All right, number five, I have plenty of time to plan for my financial future, and I don't even need to think about it yet. This comes right off of the heels of number four - the I'll save more for later. The number five is the, I have plenty of time for my financial future. The future can seem really far away when we're looking at it from a 10, 20 or 30 years out. Wouldn't you agree? I mean, when you were 20 years old, you're looking at retirement of let's call it the normal retirement at 65. That's like 45 years away. I mean, you can't even think to tomorrow when you're 20 years old. So, I understand this, but we need to be careful as we get into our twenties and our thirties and our forties, that we don't realize that gets closer, quicker than we think. So, when we feel like we have a lot of room between now, and then it actually is easy to make excuses to not plan or save for it. Wouldn't you agree? Ask yourself. So, this money lies an excuse for procrastination. It's the rationale we use when we have a hard time managing our negative feelings or uncertainties about our financial futures and it makes us turn a blind eye to the years of interest. I would say that we lose out on when we don't plan. Benjamin Franklin once said, and may have spoken at best about the truth behind this money lie when he wisely said, “By failing to prepare, you are preparing to fail.” And on my comment around the lost interest in those years of properly planning and investing well, Ben Franklin also said, “Money makes money and the money that money makes, makes money.” Pretty simply stated, right? This is the, again, back on the old compound interest quote from Albert Einstein, “compound interest, the eighth wonder of the world, he who understands it earns it.” It's really important to make sure that it's not just about the planning and setting the goals, it's also making sure we're not losing out on good investing along the way. So number five, the, I have plenty of time to plan for my financial future lie is something to really ask ourselves. [17:28.7]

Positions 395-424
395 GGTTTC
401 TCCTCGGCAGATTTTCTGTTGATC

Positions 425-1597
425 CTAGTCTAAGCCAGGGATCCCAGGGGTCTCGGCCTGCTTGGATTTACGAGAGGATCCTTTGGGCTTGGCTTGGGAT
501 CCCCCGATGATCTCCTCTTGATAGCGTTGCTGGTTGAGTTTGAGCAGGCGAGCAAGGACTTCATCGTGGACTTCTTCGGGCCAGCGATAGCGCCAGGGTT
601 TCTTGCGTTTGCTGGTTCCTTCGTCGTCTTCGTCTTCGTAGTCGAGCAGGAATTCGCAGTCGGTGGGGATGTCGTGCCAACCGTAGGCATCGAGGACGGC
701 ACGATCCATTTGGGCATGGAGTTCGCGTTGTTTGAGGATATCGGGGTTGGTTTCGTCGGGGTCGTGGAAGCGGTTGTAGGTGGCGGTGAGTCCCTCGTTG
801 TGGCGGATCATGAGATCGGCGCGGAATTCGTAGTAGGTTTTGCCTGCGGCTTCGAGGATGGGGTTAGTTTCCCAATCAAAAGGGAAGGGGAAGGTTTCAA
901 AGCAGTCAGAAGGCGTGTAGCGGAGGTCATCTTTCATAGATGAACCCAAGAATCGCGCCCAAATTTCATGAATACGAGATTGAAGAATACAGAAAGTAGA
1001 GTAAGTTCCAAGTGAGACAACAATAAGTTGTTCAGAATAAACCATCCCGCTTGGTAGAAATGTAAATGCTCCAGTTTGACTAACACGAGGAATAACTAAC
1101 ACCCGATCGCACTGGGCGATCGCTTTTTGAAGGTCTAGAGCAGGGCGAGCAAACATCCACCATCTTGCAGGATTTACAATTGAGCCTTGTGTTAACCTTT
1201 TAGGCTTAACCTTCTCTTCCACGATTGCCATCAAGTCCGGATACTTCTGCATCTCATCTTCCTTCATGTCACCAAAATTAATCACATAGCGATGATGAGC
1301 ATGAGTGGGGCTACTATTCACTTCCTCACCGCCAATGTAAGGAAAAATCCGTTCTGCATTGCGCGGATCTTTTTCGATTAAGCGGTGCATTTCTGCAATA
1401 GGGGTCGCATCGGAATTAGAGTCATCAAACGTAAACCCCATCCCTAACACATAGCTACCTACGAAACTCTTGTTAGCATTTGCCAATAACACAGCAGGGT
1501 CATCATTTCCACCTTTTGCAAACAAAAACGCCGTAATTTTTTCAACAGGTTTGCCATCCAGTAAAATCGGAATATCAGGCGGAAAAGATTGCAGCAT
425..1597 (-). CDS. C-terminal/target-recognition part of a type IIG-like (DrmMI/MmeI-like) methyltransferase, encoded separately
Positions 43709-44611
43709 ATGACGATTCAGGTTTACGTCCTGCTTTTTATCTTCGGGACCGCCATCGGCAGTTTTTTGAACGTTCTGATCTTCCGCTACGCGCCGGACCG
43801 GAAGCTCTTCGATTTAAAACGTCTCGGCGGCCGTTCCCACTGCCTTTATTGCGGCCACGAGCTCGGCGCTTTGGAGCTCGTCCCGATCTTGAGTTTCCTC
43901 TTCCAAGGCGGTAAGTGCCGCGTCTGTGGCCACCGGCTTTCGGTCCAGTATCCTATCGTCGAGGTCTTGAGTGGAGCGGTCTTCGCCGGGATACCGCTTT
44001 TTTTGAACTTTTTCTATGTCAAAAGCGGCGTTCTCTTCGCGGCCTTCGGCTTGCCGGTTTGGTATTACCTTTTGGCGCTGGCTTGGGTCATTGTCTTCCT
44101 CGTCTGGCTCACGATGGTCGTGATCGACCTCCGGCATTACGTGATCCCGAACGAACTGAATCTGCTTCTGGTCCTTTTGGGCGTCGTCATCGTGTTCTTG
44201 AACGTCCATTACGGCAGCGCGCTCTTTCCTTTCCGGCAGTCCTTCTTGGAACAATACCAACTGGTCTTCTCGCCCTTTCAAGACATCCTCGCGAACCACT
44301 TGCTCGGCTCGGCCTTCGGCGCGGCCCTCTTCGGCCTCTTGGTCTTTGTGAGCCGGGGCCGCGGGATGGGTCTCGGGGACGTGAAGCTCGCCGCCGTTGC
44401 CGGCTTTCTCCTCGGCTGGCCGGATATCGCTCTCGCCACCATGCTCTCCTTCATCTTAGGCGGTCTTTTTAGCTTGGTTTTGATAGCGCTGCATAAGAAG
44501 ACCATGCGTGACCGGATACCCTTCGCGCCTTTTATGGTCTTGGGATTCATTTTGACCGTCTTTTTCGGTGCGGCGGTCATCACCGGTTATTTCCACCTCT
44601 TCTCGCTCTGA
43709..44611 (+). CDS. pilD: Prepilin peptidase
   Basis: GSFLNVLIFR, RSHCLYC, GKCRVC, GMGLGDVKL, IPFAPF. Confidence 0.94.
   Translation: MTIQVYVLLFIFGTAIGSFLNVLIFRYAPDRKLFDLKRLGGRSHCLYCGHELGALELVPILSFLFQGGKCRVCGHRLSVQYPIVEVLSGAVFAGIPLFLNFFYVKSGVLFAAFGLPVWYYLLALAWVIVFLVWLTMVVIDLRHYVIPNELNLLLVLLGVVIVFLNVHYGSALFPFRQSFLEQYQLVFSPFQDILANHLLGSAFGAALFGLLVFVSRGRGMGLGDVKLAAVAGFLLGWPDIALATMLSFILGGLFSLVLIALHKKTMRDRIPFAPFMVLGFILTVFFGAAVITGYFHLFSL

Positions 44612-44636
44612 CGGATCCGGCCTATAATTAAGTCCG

All right, number six, there is good debt and bad debt. Okay. This is a tricky one, to be honest. And I actually spoke about this on our episode regarding debt. It was actually episode six on how to manage debt of any amount. And I think the lie here is, is not so much debt is bad or good is that we get caught up into believing that one is good enough that we can have a bunch of it. So, we tend to assign, you know, moral value to debt thinking of mortgages and student loans in particular as “good debt,” and then considering maybe credit card debt or unsecured debt as bad debt. So, this money like gets us to think the wrong way about debt. All debt comes with some costs and it's critical to understand how every loan affects our current and future selves. So instead of focusing on whether that is good or bad, we want to concentrate on the total cost of interest over time, which is often higher than we think. And on deciding whether the loan is really helping you achieve your goals. So, to give an example of what someone would think is good debt. I mentioned it before, but largely we think of good debt having three components, it's typically lower interest than bad debt or unsecured debt. It's deductible, or has some sort of tax benefit associated with it for many people and it's for an asset or for an investment. And so, the two that come to play right there that are the biggest ones we talk about are mortgages and student loans. So, take mortgage, for example. Right now, they’re around let's call them around 3% or so. You know, you compare that to a 15% credit card, significantly lower, then you add the tax benefits to it, because for a lot of us, we can write that interest off on our mortgages, on our scheduling deductions and it's for an asset it's for an investment in your home, in a house in real estate. So, although it can be used as good debt, it doesn't mean to go get a large amount of it or keep adding to it. That's my comment around not necessarily focusing on whether it's good or bad, but concentrating on the total cost of interest over time, because if it is an investment property, right, we need to be mindful of our cap rate. How much rental income we're bringing in relative to the debt we're paying and servicing that debt. And believe it or not about half of us seem to already be on track with the thinking saying that we expect to be out of debt within one to five years, which depends on how you look at is a good thing, but we need to actually put wisdom to that. And that's, that came from a Statista article I found on personal debt duration and the timeline. So, number six, the lie, there is more of a misnomer, if you will. It's more about putting into context, our debt. Not getting so hung up on, oh, it's good debt. I've heard it's good debt because of those three reasons so, I can just have more and more of it. That's not necessarily the case. So again, seeking counsel to understand where your investments lie and your equity to those debt ratios stand is all really important when you categorize your debt. [20:38.2]